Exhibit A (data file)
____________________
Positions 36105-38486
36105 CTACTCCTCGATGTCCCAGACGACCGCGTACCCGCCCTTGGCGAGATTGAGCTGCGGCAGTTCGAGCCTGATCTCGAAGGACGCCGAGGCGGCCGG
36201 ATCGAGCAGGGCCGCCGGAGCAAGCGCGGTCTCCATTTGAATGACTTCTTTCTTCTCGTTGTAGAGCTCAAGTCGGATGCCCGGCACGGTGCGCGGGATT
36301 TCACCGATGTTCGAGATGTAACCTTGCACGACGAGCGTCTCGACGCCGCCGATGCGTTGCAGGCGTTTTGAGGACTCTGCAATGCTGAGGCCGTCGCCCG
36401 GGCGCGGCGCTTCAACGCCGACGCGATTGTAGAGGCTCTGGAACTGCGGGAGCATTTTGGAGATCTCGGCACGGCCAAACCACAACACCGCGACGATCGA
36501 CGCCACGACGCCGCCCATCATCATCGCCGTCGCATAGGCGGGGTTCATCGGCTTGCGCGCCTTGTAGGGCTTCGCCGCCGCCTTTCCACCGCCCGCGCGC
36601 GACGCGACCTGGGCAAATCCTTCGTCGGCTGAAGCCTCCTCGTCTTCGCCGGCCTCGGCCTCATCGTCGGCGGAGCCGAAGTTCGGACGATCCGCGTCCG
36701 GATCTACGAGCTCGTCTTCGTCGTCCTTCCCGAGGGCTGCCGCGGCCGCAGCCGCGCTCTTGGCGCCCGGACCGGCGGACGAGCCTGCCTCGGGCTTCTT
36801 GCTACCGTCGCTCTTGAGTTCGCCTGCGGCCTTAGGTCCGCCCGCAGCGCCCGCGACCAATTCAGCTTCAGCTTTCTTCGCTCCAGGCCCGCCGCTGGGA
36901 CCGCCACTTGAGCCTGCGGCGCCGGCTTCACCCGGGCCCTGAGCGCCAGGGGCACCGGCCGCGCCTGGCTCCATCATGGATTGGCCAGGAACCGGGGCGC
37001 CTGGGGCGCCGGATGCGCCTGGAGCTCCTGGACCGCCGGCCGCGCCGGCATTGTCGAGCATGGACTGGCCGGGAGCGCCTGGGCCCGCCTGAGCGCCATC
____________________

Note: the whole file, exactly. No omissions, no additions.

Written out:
Positions 36105-38486
36105 CTACTCCTCGATGTCCCAGACGACCGCGTACCCGCCCTTGGCGAGATTGAGCTGCGGCAGTTCGAGCCTGATCTCGAAGGACGCCGAGGCGGCCGG
36201 ATCGAGCAGGGCCGCCGGAGCAAGCGCGGTCTCCATTTGAATGACTTCTTTCTTCTCGTTGTAGAGCTCAAGTCGGATGCCCGGCACGGTGCGCGGGATT
36301 TCACCGATGTTCGAGATGTAACCTTGCACGACGAGCGTCTCGACGCCGCCGATGCGTTGCAGGCGTTTTGAGGACTCTGCAATGCTGAGGCCGTCGCCCG
36401 GGCGCGGCGCTTCAACGCCGACGCGATTGTAGAGGCTCTGGAACTGCGGGAGCATTTTGGAGATCTCGGCACGGCCAAACCACAACACCGCGACGATCGA
36501 CGCCACGACGCCGCCCATCATCATCGCCGTCGCATAGGCGGGGTTCATCGGCTTGCGCGCCTTGTAGGGCTTCGCCGCCGCCTTTCCACCGCCCGCGCGC
36601 GACGCGACCTGGGCAAATCCTTCGTCGGCTGAAGCCTCCTCGTCTTCGCCGGCCTCGGCCTCATCGTCGGCGGAGCCGAAGTTCGGACGATCCGCGTCCG
36701 GATCTACGAGCTCGTCTTCGTCGTCCTTCCCGAGGGCTGCCGCGGCCGCAGCCGCGCTCTTGGCGCCCGGACCGGCGGACGAGCCTGCCTCGGGCTTCTT
36801 GCTACCGTCGCTCTTGAGTTCGCCTGCGGCCTTAGGTCCGCCCGCAGCGCCCGCGACCAATTCAGCTTCAGCTTTCTTCGCTCCAGGCCCGCCGCTGGGA
36901 CCGCCACTTGAGCCTGCGGCGCCGGCTTCACCCGGGCCCTGAGCGCCAGGGGCACCGGCCGCGCCTGGCTCCATCATGGATTGGCCAGGAACCGGGGCGC
37001 CTGGGGCGCCGGATGCGCCTGGAGCTCCTGGACCGCCGGCCGCGCCGGCATTGTCGAGCATGGACTGGCCGGGAGCGCCTGGGCCCGCCTGAGCGCCATC